Master’s Assistantship for Fall 2017: Latin American Studies / Scientometrics


Overview: The Bruna Lab at the University of Florida is recruiting a Master’s student with an interest in scientometrics to become part of an emerging research group in Latin American Science and Science Policy based in the Center for Latin American Studies. The selected student will enroll in Fall Semester 2017 through of the multidisciplinary Master of Arts in Latin American Studies (MALAS) program and will have two years of financial support (tuition, health insurance, and annual stipends of $15,500). The selected student will have broad latitude in choosing the topic of their thesis research, but we are especially interested in candidates interested in studying (1) the demographic factors (e.g., gender, career stage, institutional affiliation, nationality) influencing the productivity and impact of scientists in Latin America, (2) the impact of and factors underlying engagement in collaborative research, including both within-country and international collaboration, and how this can help guide national science funding policy, and (3) evaluating the  impact of recent Latin American capacity building initiatives (e.g., Brazil’s Science Without Borders Program).  Regardless of the project, we encourage considering both traditional and alternative metrics of productivity. The student will also have the opportunity to work with and learn from partners such as the UF Informatics Institute, the UF Collaboration Networks Group, the spectacular resources and faculty of the UF Smathers Library, and our collaborators at other institutions.

Qualifications: Given the multidisciplinary nature of the project and MALAS program, we will consider graduates from any undergraduate program that can clearly articulate why they want to pursue research and training in this area. However, applicants with prior course work in relevant fields (e.g., scientometrics, library science, information science, gender studies, public policy, sociology, anthropology) are especially encouraged to apply. Quantitative skills, such as a coursework in statistics, experience with social network analysis, and the ability to manipulation and analyze data using R or Python are also highly desired.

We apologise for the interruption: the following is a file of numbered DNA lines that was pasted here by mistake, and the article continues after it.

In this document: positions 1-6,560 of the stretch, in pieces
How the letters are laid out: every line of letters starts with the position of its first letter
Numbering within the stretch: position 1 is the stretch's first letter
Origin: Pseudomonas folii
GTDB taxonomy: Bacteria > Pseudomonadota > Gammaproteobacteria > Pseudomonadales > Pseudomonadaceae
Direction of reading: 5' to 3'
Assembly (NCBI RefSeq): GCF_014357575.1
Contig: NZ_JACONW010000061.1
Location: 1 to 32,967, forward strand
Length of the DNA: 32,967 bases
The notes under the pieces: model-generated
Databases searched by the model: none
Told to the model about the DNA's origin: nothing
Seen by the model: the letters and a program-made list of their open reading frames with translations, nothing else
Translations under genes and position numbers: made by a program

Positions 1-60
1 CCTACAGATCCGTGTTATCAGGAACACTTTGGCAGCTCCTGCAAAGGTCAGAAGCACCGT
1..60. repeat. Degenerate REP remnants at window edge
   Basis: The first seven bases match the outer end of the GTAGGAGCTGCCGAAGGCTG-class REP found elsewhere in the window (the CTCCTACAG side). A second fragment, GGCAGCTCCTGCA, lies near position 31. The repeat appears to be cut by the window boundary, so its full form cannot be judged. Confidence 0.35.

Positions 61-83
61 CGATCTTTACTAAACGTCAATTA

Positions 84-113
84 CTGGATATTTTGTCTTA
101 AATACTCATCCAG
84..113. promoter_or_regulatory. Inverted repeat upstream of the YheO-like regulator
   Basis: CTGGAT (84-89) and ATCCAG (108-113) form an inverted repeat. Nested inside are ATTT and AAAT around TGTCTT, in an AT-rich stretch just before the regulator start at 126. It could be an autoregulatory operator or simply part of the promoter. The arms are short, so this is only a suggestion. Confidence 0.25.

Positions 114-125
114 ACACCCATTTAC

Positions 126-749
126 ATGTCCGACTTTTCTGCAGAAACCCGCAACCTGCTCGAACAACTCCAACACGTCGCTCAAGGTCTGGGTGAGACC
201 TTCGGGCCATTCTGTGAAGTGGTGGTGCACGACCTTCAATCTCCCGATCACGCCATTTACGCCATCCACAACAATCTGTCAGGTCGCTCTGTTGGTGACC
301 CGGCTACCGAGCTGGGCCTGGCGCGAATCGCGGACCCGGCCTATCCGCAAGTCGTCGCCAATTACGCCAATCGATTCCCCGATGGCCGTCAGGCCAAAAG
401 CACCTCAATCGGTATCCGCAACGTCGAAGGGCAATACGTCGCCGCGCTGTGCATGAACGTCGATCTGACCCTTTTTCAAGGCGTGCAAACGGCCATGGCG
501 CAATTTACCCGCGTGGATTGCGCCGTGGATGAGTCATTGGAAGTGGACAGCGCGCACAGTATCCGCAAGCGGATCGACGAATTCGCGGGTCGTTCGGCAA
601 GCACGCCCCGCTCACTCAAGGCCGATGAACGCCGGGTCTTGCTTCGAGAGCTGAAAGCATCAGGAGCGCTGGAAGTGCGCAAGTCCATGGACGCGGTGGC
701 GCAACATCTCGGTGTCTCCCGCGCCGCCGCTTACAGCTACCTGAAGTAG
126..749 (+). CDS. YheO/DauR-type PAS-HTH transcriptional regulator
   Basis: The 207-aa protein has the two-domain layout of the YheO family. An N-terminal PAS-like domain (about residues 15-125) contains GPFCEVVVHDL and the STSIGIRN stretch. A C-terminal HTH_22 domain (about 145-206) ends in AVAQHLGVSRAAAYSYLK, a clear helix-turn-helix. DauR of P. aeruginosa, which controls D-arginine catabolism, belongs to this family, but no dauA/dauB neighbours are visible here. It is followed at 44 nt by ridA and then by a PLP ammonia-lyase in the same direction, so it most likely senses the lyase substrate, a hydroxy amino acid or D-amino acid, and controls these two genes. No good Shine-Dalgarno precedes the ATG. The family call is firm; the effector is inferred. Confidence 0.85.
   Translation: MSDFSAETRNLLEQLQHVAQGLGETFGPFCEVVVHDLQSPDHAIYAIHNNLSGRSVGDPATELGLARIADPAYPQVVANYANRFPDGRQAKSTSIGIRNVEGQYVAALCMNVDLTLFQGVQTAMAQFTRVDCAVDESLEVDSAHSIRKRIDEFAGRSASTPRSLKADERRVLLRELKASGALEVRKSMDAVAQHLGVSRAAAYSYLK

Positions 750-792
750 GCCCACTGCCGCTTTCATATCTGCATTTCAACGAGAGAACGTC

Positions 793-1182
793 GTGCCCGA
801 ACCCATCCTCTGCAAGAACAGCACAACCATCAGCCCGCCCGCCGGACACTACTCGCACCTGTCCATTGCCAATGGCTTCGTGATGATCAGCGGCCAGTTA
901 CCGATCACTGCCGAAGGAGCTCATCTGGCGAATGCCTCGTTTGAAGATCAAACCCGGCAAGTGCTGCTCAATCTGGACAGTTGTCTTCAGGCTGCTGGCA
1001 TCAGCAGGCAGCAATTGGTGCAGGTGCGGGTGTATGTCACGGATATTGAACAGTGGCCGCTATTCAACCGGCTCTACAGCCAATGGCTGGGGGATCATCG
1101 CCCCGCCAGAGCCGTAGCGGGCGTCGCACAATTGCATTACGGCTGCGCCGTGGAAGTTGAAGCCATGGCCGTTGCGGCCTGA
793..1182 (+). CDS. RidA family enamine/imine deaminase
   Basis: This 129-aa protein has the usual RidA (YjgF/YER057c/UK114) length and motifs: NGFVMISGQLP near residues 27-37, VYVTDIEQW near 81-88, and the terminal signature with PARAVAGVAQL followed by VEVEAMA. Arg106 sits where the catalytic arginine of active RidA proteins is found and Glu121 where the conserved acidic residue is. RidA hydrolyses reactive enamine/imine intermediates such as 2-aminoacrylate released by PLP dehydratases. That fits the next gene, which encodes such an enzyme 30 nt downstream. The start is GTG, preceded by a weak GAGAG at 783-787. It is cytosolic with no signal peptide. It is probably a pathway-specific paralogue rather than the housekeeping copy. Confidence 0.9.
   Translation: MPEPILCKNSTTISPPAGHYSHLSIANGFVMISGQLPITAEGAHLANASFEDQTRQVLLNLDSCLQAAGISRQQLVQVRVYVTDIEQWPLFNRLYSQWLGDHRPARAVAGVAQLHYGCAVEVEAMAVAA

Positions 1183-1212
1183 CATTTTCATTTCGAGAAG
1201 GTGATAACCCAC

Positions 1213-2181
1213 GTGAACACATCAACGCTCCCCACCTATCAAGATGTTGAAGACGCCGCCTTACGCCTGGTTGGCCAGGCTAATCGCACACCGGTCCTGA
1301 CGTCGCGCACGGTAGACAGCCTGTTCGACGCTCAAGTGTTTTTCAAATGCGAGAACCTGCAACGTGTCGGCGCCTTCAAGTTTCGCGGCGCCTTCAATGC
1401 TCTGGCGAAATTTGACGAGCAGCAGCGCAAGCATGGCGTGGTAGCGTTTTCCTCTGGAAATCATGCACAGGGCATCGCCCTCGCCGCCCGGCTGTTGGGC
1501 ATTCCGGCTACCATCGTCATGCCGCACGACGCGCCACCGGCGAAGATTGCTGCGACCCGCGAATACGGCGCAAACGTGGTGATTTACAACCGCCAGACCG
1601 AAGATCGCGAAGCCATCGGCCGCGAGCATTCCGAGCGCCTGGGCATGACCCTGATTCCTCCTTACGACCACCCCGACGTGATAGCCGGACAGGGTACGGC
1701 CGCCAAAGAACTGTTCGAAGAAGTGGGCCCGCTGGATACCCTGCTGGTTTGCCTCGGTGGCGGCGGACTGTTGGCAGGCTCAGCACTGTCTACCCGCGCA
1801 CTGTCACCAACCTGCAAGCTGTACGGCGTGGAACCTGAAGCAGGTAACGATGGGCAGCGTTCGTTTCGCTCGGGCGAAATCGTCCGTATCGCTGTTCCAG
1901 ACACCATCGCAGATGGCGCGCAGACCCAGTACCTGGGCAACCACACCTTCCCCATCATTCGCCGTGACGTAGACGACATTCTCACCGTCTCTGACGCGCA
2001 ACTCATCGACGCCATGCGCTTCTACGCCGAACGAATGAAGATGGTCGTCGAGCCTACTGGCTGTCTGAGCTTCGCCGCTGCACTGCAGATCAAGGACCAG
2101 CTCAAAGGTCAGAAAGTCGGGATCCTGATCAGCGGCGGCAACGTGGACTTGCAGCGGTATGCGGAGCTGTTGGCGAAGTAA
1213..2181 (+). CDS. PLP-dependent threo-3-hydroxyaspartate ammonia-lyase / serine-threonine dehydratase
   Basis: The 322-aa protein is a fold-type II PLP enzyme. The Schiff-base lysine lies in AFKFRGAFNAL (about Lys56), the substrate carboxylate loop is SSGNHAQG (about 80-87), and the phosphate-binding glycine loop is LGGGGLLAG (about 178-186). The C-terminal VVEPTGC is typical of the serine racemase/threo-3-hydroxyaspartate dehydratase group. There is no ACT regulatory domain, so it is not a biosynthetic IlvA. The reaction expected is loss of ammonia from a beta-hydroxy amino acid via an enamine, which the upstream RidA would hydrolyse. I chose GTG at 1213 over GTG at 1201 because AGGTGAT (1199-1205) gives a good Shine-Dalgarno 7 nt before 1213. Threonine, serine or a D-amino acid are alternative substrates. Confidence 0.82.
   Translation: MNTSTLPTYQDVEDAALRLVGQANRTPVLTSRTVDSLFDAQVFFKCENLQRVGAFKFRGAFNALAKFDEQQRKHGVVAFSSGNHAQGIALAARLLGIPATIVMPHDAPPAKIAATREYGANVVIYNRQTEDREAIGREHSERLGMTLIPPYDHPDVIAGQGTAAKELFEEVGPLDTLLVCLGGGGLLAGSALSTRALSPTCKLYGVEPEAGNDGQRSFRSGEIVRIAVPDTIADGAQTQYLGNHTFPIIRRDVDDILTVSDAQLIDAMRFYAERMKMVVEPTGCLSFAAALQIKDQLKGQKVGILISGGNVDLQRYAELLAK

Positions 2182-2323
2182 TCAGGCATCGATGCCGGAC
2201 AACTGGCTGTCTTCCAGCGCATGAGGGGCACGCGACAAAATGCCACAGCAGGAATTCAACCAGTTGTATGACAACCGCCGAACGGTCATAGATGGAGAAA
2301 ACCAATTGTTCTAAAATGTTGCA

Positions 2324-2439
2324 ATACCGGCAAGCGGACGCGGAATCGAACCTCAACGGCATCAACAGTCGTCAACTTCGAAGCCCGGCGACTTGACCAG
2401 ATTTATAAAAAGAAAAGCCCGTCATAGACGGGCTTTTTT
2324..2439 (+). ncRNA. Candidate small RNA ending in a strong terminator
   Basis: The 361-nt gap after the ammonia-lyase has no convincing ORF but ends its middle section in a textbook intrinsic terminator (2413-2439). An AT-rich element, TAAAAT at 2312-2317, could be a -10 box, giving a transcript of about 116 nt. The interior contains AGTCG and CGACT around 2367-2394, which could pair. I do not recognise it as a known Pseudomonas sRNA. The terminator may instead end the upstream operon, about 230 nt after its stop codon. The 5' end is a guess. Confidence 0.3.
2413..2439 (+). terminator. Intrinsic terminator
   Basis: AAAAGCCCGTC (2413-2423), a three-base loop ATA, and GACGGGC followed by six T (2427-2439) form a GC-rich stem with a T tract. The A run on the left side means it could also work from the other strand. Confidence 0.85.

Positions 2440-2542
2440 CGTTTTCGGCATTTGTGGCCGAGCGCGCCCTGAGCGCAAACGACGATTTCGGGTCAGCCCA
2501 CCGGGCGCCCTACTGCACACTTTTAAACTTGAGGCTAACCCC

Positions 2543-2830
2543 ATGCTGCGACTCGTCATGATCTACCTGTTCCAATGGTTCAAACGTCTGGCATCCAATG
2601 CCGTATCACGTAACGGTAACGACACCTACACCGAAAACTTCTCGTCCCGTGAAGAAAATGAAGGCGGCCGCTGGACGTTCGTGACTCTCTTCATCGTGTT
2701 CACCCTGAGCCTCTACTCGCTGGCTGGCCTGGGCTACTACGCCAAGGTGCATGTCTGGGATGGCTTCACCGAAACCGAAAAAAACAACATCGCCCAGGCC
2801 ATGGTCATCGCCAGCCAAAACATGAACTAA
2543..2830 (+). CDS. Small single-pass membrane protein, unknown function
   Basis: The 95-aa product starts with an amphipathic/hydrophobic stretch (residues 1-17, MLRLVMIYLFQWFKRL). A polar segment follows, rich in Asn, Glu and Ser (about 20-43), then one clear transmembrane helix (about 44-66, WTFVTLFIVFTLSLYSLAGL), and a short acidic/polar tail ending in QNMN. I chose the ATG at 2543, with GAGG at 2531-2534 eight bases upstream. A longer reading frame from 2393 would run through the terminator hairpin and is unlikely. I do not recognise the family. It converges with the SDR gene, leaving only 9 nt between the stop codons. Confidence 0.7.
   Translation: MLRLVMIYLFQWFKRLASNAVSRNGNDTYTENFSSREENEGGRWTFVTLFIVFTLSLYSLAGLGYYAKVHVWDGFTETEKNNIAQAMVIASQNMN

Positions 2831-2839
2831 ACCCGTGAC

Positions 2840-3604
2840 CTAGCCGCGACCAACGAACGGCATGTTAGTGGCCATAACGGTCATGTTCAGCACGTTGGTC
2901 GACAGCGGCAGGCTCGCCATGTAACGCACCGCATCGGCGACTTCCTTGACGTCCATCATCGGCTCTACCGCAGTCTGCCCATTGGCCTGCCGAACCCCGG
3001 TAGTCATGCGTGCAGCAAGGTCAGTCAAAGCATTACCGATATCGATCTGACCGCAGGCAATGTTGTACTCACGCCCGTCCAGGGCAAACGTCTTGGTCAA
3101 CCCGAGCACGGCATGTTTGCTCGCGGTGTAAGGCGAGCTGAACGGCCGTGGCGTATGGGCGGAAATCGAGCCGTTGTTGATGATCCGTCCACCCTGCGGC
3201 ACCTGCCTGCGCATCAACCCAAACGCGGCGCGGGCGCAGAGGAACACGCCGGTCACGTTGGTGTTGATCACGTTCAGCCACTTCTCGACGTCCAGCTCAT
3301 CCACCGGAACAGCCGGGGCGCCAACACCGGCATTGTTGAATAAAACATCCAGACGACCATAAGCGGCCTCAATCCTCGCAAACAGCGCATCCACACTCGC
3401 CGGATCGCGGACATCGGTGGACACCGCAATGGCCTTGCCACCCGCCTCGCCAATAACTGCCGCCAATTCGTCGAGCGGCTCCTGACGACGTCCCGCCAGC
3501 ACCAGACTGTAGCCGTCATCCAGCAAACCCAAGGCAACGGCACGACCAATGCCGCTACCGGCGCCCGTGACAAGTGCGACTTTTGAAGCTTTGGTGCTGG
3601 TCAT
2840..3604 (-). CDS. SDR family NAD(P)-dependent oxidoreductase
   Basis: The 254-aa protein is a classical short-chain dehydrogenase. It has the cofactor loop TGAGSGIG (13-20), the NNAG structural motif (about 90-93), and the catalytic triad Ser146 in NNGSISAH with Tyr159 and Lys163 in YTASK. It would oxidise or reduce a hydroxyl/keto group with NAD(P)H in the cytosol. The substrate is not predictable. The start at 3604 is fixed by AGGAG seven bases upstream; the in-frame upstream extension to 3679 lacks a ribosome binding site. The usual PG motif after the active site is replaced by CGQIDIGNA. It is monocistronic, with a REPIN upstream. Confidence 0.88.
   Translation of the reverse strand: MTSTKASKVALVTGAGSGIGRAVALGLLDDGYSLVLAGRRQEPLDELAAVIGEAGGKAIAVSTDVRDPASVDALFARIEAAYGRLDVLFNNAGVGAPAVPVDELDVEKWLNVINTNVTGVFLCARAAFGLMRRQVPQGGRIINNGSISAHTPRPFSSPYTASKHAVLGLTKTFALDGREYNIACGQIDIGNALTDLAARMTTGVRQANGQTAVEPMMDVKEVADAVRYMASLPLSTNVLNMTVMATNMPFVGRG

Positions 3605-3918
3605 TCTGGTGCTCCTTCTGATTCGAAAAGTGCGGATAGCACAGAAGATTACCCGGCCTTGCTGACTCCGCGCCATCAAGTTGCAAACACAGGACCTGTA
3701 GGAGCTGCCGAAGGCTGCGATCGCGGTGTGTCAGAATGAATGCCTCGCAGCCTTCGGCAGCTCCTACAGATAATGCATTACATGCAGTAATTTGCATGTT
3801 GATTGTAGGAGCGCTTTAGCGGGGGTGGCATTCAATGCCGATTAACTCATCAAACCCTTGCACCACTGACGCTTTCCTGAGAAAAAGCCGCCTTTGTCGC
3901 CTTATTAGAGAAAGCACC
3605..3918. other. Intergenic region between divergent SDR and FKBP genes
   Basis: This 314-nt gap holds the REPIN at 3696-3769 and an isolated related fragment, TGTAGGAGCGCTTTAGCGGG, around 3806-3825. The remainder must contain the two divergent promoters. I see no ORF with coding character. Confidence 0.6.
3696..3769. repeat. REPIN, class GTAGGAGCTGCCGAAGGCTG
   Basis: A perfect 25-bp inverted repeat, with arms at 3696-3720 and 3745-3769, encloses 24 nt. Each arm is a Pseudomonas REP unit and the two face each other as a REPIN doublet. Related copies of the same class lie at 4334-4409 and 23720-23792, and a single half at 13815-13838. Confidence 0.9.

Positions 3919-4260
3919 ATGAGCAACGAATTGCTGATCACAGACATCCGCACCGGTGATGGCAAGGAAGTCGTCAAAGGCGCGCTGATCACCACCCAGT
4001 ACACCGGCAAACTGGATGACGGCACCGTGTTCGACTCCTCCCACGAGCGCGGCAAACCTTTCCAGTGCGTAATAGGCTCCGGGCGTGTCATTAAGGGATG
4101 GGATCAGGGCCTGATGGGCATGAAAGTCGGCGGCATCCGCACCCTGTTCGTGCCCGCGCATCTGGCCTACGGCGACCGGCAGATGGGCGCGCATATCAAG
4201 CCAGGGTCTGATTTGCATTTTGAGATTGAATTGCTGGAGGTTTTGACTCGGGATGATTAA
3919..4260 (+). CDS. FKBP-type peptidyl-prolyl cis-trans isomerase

Application Process: Please contact us as soon as possible if you are interested in this opportunity. Review the MALAS program [overview, information sheetrequirements and application information] and some of our prior publications [link], then send an email to Dr. Emilio Bruna  (embruna@ufl.edu) with the following information:

  1. A brief description of your research interests
  2. A summary of relevant coursework and research experience
  3. A Curriculum Vitae

The deadline for applying to the MALAS Program is February 1, 2017 [MALAS Application Information]. If you are an applicant from a foreign country, the process of applying can be time consuming because it requires translating documents, studying for and taking the GRE, TOEFL, etc.  Start now. Here are some resources you may fund useful:

 

Coauthorship network of all articles in 55 ecological journals from 2010-2010 that include at least one coauthor from Costa Rica (Bruna & Hahn, unpubl. data).

Coauthorship network of all articles in 55 ecological journals from 2010-2010 that include at least one coauthor from Costa Rica (Bruna & Hahn, unpubl. data).

 

The UF Center for Latin American Studies

The UF Center for Latin American Studies is the oldest and one of the largest Latin American Studies programs in the United States. The Latin American program was formed in the 1930s and renamed the Center for Latin American Studies in 1963. It was among the first institutions in the country to be designated a National Resource Center by the U.S. Department of Education (USDE) and to receive assistance through fellowships and the USDE’s Title VI program. Today, the Center is ranked among the best in the world, and UF libraries host a world-class collection of Latin American and Caribbean materials. Students can choose from among 350 Latin American and Caribbean area and language courses routinely offered by 50 departments at UF.

So what do you think?

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